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The Photography of John Klukas

March 27, 2012 by Aparna Bakhle in Art, Artists, Profile with 0 Comments
Echo In Three Phases - Phases 1.1 - © John Klukas

Echo In Three Phases – Phases 1.1 – © John Klukas

Photographer John Klukas was born in St. Paul, Minnesota. After receiving his B.A. in Psychology from the University of Minnesota, his interest in pursuing photography brought him first to Bangkok, Thailand and then to New York City, where he works primarily in fashion photography. His work has appeared in a wide range of art and editorial publications. For the last few years, John has also created album covers for Ghostly International Records. His solo show, opening at Edgar Varela Fine Arts in L.A. this spring, is also part of MOPLA (Month of Photography Los Angeles). John Klukas candidly shared some of his insights about Surrealism and its influence upon his practice.

From the beginning I have been heavily influenced by surrealism. In fact, the name of my website, 45houses, comes from André Breton’s surrealist manifesto (1924). During a discussion of Surrealist language, and, in the broadest sense, an illustration regarding the disconnect between language and meaning, he brings up the case of a man with Ganser Syndrome, while speaking with his doctor. The doctor asks the man, “What is your name?” to which the patient replies, “Forty-five houses.”

I remember being enthralled by this elegantly simple example, and further, excited by this notion of an elevated role for the subconscious or unconscious mind that Surrealism proposes. While much has changed for me since those formative years, I am still fascinated by what lurks below the surface of our conscious minds.

In the Surrealist tradition, I draw upon dreams for much of my work, which usually deliver powerful images to me, that I then use as a basis to build a story that fits into a broader context. Many of my images are of powerful, aggressive female figures that defy our culture’s contemporary archetypes. Two perfect examples of this in my work would be the series “The Phantom Queen” and “Echo in Three Phases.”

The idea for “The Phantom Queen” came seemingly out of nowhere and it started as this notion of a hyper-aggressive shape shifter who often chose to present herself as a raven. So I started with this idea, began doing some visual research and came across the Celtic Goddess Morrigan, a tripartite, shape-shifting Goddess of prophecy and death, sex and bloodlust. To me, she seemed to be the violent embodiment of the potency of female power. I folded in parts of mythology of this phantom queen and started to work in the symbology associated with her as a means to add depth to both the character and images.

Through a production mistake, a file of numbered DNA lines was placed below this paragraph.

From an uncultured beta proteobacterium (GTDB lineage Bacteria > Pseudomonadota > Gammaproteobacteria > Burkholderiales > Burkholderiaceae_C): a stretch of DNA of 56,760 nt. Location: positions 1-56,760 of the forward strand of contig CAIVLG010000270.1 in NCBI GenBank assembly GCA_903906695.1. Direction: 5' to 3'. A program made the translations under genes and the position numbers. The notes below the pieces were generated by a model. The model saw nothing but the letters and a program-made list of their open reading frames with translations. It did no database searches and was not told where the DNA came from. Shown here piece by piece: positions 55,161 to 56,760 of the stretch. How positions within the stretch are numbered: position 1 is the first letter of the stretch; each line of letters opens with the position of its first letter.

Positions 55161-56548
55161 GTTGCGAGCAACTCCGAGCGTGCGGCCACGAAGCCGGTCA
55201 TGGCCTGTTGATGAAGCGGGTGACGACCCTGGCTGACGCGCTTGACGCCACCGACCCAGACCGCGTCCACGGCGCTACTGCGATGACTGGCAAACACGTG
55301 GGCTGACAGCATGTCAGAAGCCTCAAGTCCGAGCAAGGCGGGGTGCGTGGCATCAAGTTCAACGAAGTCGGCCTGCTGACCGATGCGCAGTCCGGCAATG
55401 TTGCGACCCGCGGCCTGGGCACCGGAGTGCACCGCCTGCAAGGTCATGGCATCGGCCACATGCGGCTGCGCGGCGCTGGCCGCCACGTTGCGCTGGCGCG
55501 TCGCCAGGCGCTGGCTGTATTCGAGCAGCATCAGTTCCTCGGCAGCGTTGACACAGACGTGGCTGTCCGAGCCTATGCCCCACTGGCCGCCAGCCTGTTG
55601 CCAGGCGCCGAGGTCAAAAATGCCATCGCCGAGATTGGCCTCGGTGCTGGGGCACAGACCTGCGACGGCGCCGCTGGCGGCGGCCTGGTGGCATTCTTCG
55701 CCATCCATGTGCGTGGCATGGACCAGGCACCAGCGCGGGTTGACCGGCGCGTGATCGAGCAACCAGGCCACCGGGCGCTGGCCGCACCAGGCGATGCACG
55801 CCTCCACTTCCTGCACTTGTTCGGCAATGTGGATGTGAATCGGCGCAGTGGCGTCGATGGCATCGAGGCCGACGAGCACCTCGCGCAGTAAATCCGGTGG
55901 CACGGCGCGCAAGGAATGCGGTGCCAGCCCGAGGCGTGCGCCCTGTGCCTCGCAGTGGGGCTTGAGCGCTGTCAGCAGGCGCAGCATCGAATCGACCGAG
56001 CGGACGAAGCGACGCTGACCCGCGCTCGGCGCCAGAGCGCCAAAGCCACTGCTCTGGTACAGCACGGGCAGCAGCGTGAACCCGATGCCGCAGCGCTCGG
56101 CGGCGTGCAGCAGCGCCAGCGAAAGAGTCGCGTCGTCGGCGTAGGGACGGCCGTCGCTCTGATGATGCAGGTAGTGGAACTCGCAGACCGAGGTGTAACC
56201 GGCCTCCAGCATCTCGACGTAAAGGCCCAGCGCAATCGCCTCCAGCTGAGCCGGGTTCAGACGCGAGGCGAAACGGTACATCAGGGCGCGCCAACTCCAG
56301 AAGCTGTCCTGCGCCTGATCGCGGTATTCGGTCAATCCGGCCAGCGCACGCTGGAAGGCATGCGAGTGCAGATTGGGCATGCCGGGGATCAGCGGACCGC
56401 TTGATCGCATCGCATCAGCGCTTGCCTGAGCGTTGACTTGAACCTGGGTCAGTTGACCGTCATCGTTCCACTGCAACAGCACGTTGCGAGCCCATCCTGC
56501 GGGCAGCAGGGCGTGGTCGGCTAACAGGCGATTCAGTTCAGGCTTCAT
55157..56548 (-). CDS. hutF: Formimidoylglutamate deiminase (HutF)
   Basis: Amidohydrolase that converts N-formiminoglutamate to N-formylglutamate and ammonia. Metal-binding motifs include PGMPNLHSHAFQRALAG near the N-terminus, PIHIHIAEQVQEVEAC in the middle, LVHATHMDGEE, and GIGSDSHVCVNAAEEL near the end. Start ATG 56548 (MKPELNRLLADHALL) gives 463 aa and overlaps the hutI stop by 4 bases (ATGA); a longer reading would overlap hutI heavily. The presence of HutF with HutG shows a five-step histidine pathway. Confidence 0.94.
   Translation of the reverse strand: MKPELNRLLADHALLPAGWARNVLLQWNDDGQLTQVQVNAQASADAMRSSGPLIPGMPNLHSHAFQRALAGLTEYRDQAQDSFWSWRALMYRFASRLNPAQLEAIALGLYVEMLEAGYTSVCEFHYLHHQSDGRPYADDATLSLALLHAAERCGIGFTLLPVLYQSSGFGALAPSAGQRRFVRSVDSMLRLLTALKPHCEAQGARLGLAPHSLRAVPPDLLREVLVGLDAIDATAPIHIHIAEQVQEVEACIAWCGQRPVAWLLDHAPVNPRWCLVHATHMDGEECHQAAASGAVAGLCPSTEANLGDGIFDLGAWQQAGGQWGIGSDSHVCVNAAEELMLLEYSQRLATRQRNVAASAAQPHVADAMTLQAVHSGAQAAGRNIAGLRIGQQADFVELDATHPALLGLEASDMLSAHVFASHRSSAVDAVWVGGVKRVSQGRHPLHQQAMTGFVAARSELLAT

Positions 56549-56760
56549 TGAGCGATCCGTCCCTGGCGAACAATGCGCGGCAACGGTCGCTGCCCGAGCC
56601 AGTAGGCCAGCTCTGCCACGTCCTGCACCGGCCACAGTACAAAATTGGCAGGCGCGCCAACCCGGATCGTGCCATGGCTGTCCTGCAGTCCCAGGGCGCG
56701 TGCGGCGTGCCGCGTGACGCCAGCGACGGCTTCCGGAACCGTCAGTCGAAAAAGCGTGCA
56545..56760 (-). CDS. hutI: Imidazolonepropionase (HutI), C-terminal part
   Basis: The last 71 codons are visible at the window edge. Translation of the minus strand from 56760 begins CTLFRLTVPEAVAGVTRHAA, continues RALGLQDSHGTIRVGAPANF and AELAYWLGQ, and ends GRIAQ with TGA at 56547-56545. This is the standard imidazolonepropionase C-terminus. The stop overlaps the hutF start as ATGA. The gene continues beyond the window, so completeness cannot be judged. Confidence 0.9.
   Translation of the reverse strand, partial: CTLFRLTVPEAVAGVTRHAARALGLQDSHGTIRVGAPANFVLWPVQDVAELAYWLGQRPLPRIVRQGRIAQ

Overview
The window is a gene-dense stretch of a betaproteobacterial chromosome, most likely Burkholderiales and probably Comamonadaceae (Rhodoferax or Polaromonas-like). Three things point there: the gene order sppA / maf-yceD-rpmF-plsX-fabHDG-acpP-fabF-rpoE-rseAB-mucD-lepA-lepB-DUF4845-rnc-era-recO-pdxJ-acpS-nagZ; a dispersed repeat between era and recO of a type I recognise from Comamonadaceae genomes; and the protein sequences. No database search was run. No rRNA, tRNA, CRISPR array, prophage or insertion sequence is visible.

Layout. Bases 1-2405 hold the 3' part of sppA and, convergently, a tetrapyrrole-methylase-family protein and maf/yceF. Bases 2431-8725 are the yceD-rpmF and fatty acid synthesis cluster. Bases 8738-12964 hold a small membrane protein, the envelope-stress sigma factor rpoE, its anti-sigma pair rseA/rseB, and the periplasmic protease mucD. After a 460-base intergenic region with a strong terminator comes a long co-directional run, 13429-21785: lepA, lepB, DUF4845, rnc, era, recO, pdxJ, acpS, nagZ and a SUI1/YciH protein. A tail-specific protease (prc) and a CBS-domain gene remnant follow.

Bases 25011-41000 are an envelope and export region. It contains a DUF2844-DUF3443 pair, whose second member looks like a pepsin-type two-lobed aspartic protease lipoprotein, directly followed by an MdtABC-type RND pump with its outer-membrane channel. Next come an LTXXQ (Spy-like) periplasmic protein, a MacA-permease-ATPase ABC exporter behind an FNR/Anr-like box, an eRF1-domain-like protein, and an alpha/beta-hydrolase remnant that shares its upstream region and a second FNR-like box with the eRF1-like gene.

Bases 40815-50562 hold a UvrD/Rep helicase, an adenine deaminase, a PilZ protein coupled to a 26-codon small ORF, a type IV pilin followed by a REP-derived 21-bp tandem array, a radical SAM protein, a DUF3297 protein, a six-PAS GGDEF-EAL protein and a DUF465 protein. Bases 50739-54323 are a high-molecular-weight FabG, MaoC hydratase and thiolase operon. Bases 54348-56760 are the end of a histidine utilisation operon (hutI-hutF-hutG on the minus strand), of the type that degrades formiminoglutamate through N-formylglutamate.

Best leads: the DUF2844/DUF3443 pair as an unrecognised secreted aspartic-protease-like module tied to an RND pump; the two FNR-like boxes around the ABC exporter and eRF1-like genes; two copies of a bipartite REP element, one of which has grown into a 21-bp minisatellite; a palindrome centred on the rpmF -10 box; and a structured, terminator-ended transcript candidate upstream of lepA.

With “Echo in Three Phases,” I started more with an idea for a technique of shooting through a pane of glass or plastic and then using different types of liquids on the pane in order to warp and distort the image; achieving an effect reminiscent of some of Francis Bacon’s paintings. At some point, the model requested reference images, which forced me to start pulling together images that conveyed what I was thinking. At that point, all I had really thought about was the way in which I was planning to distort the images. So I began delving through my cache of inspiration images that I collect for references and through the process of successive rounds of selecting and then editing down images that I feel are relevant, without actually knowing the story yet, a story actually started to emerge. Like a derivative of some type of Surrealist free association exercise except with images, in this instance, what emerged was a visceral and dynamic character that comes apart as the story progresses. She decays from a dark and mysterious figure, to an ephemeral apparition and finally to a violent rejection of corporeal form.

Despite the frightening nature of the transformation, there is an essential beauty that permeates all three phases. This, I think, is an essential component of much of my most personal work. A deep tension between beauty and terror; sex and death.
A selection of John’s work appears on the following pages.

“The Phantom Queen” opens at Edgar Varela Fine Arts on Saturday, April 28th and runs through May 19th.

Edgar Varela Fine Arts
727 S. Spring Street, Los Angeles 90014
(213) 604-3634

John Klukas

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About Aparna Bakhle

Aparna Bakhle-Ellis is a writer enthralled by the consonance and dissonance of ‘being’ in Los Angeles. L'écriture féminine, outsider art, and altered states of consciousness rank high among her myriad interests. She is also Fabrik’s Managing Editor. 

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